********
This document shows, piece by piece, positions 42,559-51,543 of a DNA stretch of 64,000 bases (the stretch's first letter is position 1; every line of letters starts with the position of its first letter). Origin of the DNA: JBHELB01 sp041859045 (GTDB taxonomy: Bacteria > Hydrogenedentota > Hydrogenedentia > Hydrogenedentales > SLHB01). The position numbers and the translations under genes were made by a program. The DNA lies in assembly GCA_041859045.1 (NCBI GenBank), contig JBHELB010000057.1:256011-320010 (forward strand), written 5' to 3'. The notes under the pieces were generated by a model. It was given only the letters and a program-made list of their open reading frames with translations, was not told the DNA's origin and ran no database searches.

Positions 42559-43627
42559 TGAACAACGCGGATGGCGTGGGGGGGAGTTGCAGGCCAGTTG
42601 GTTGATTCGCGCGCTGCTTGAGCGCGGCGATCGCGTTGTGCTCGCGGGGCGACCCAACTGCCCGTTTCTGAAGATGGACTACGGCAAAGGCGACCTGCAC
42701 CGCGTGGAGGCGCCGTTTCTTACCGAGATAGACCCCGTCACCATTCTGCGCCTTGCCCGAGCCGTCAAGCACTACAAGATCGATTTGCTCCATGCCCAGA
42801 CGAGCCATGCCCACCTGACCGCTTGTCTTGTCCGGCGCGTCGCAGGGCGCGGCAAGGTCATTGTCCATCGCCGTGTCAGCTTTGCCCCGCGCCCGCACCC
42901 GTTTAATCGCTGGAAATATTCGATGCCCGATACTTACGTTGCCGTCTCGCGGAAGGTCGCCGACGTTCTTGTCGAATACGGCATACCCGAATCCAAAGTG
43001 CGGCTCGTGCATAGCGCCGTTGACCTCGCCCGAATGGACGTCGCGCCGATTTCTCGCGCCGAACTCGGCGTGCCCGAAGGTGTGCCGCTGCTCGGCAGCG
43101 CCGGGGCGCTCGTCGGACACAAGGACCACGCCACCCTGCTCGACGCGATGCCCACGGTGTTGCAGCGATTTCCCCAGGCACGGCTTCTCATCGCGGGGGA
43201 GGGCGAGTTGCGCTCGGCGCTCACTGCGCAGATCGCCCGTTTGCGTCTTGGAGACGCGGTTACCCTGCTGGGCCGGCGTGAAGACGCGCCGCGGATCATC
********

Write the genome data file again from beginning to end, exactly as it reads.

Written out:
This document shows, piece by piece, positions 42,559-51,543 of a DNA stretch of 64,000 bases (the stretch's first letter is position 1; every line of letters starts with the position of its first letter). Origin of the DNA: JBHELB01 sp041859045 (GTDB taxonomy: Bacteria > Hydrogenedentota > Hydrogenedentia > Hydrogenedentales > SLHB01). The position numbers and the translations under genes were made by a program. The DNA lies in assembly GCA_041859045.1 (NCBI GenBank), contig JBHELB010000057.1:256011-320010 (forward strand), written 5' to 3'. The notes under the pieces were generated by a model. It was given only the letters and a program-made list of their open reading frames with translations, was not told the DNA's origin and ran no database searches.

Positions 42559-43627
42559 TGAACAACGCGGATGGCGTGGGGGGGAGTTGCAGGCCAGTTG
42601 GTTGATTCGCGCGCTGCTTGAGCGCGGCGATCGCGTTGTGCTCGCGGGGCGACCCAACTGCCCGTTTCTGAAGATGGACTACGGCAAAGGCGACCTGCAC
42701 CGCGTGGAGGCGCCGTTTCTTACCGAGATAGACCCCGTCACCATTCTGCGCCTTGCCCGAGCCGTCAAGCACTACAAGATCGATTTGCTCCATGCCCAGA
42801 CGAGCCATGCCCACCTGACCGCTTGTCTTGTCCGGCGCGTCGCAGGGCGCGGCAAGGTCATTGTCCATCGCCGTGTCAGCTTTGCCCCGCGCCCGCACCC
42901 GTTTAATCGCTGGAAATATTCGATGCCCGATACTTACGTTGCCGTCTCGCGGAAGGTCGCCGACGTTCTTGTCGAATACGGCATACCCGAATCCAAAGTG
43001 CGGCTCGTGCATAGCGCCGTTGACCTCGCCCGAATGGACGTCGCGCCGATTTCTCGCGCCGAACTCGGCGTGCCCGAAGGTGTGCCGCTGCTCGGCAGCG
43101 CCGGGGCGCTCGTCGGACACAAGGACCACGCCACCCTGCTCGACGCGATGCCCACGGTGTTGCAGCGATTTCCCCAGGCACGGCTTCTCATCGCGGGGGA
43201 GGGCGAGTTGCGCTCGGCGCTCACTGCGCAGATCGCCCGTTTGCGTCTTGGAGACGCGGTTACCCTGCTGGGCCGGCGTGAAGACGCGCCGCGGATCATC